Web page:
TL neuro

April 13, 2017

Pre-Prints

Filed under: Careerism, NIH — mtaffe @ 10:11 am

In 2017 the NIH issued NOT-OD-17-050 Reporting Preprints and Other Interim Research Products to encourage funded investigators to speed the dissemination of tax-payer funded research by citing and claiming pre-prints as products of NIH funding.

The NIH encourages investigators to use interim research products, such as preprints, to speed the dissemination and enhance the rigor of their work. This notice clarifies reporting instructions to allow investigators to cite their interim research products and claim them as products of NIH funding.

Pre-prints are manuscripts (and other interim research products) which have not undergone peer-review and formal acceptance for publication.

The most critical implication of this new policy is for grant preparation.

Interim research products can be cited anywhere other research products are cited.  These sections include the following:

The benefits should be clear. Instead of having to describe work as being “in preparation” or “submitted” one can now point to a link and any interested reviewers can see it for themselves. This will be critical on the CV or Biosketch of junior scientists in transition. The publishing timeline is slow compared to their needs with respect to finding a postdoc appointment after graduate school, winning a fellowship as a postdoc or getting a job offer after postdoctoral training.

This will potentially help all PIs with their grant applications as well. Productivity can be a major point of review for new applicants, for renewal applications and indeed for any application if a PI is perceived to have too much funding. Productivity as reflected in peer reviewed published papers is not always under the direct control of the research team- the publication racket can induce significant unexpected delays. This pre-print policy allows the grant applicant to post pretty much anything that they want. It will potentially function as a hybrid of Preliminary Data and Publications. “Potentially” because there is no obligation for any reviewer to consider these documents.

I have decided to respond to this new initiative, for now, by submitting manuscripts to bioRχiv (http://biorxiv.org). I have found the submission process to be relatively easy on the scale of the usual manuscript submission for publication or to the PMC repository. The first two I submitted were available online within 24 h of my upload.

The critical question for most of us will be to try to determine what our threshold should be for publicizing any pre-print or interim research product. I have come to the conclusion that a manuscript that we have already submitted for publication somewhere clearly fits the bill as a sufficiently complete work to put on a pre-print server. A manuscript that we plan to submit for peer review essentially concurrently is also very clearly sufficient and the only difference here, to my view, is whether we are really, really at a submittable-draft stage or maybe jumping the gun with the pre-print.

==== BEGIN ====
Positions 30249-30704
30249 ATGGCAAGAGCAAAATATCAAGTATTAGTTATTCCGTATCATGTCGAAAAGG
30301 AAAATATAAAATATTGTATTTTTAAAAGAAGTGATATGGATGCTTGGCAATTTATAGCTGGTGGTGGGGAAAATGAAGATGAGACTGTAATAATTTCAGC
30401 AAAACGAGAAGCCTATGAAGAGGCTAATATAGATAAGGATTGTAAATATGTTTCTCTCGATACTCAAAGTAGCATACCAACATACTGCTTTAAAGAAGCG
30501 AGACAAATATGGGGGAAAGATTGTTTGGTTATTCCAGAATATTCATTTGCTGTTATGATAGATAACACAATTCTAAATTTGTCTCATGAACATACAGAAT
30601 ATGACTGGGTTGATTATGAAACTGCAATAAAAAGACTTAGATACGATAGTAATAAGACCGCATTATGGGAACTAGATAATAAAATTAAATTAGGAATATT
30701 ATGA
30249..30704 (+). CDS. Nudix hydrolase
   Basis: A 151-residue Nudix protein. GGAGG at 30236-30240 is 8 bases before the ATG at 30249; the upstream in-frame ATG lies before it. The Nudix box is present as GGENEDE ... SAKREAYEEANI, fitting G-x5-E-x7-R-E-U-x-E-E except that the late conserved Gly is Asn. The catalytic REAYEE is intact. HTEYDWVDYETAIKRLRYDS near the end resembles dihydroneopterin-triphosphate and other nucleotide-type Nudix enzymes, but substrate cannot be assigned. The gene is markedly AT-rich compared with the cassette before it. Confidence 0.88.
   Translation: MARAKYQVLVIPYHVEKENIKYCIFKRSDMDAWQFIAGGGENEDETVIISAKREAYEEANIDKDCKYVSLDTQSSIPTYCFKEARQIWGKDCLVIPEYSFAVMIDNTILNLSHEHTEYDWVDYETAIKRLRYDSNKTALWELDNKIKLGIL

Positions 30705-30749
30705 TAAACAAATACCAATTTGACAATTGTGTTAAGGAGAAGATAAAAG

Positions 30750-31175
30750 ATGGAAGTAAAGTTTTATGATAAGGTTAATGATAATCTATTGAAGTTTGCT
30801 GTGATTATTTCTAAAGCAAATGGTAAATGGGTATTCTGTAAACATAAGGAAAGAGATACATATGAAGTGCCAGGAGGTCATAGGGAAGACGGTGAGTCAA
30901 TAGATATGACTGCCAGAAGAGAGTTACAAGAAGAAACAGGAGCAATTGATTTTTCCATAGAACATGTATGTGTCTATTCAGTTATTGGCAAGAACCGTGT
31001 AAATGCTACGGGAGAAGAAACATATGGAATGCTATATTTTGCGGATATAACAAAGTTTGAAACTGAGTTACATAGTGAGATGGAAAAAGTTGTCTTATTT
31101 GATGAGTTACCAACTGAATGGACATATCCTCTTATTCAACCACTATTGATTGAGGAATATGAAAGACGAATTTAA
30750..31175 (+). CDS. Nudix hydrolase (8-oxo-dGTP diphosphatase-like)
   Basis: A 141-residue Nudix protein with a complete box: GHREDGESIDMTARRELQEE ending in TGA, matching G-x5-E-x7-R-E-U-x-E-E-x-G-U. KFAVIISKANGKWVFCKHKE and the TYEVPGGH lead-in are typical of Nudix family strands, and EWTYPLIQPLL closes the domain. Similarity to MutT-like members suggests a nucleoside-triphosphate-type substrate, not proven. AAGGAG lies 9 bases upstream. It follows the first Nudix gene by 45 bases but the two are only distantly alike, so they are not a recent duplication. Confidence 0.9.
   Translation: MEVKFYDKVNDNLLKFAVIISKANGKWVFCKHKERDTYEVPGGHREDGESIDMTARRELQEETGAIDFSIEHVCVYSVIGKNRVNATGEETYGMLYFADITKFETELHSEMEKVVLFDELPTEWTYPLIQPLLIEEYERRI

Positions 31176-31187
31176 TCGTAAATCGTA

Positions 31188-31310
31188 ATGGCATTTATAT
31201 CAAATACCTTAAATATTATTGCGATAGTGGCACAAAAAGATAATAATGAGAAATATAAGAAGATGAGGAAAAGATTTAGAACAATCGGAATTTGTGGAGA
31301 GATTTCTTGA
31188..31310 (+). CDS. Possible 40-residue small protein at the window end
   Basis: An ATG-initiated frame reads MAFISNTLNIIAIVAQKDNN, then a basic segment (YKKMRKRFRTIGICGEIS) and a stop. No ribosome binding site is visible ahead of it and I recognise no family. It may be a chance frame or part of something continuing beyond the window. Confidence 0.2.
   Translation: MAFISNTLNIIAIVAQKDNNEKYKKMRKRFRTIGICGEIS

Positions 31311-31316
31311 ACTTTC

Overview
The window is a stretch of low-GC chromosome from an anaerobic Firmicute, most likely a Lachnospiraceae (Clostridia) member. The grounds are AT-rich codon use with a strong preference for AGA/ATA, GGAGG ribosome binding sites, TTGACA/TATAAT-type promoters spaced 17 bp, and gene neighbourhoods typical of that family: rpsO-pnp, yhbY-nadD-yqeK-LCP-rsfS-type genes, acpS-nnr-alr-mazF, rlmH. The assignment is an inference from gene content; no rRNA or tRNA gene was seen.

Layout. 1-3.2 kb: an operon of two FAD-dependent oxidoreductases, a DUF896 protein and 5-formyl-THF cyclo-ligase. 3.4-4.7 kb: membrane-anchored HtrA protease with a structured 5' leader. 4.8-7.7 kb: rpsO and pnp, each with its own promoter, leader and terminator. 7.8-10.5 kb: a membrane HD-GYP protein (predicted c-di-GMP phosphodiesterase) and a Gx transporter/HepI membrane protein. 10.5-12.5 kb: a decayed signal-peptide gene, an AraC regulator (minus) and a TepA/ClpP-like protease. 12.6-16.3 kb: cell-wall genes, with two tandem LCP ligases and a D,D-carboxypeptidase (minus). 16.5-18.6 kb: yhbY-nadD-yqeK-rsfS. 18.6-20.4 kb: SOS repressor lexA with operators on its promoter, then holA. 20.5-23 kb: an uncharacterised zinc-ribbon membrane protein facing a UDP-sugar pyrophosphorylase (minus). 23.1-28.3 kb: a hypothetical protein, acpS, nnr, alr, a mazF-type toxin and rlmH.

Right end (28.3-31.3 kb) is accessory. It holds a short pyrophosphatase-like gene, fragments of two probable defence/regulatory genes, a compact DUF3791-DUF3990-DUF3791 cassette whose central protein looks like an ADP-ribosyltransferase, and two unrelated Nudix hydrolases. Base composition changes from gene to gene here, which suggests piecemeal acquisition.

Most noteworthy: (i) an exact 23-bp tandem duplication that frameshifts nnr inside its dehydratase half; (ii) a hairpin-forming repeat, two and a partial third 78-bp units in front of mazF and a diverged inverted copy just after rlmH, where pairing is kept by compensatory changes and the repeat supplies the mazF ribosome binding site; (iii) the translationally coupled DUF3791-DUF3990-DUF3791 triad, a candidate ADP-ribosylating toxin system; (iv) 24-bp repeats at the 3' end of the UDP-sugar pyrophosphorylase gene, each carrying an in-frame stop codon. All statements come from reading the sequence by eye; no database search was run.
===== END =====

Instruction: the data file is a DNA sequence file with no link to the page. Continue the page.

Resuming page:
The following three manuscripts had already been reviewed by the time I put them up on bioRχiv. I would characterize two of the reviews as being concerned about interpretation of the data in a way that would require a LOT more data to satisfy. This appears to me to satisfy one potential goal of posting pre-prints. I.e., that people can interpret the quality and meaning of the data for themselves before the authors manage to satisfy all theoretical concerns, sidelines or unlikely possibilities that might be required for publication acceptance. The third one is awaiting one more figure of data for the resubmission. We thought we had a decent rebuttal without it, one that would possibly fly with the editor. But we are also generating new data that is relevant. This has been slower to emerge than I had hoped and we have noticed some recent publication activity in this area. Posting this manuscript as a pre-print is essentially putting down a priority marker at this time.

Javadi-Paydar, M., Nguyen, J.D., Grant, Y., Vandewater, S.A., Cole, M., and Taffe, M.A. Effects Of Δ9-THC And Cannabidiol Vapor Inhalation In Male And Female Rats.  bioRχiv, 2017, Posted April 18, 2017 doi:

Taffe, M.A. Wheel running increases hyperthermia and mortality rate following 3,4-methylenedioxymethamphetamine (MDMA) in rats. bioRχiv, 2017, Posted April 11, 2017 doi:

Aarde, S.M., Huang, P-K  and Taffe, M.A. High Ambient Temperature Facilitates The Acquisition Of 3,4-Methylenedioxymethamphetamine (MDMA) Self-Administration. bioRχiv, 2017, Posted April 4, 2017 doi:

 

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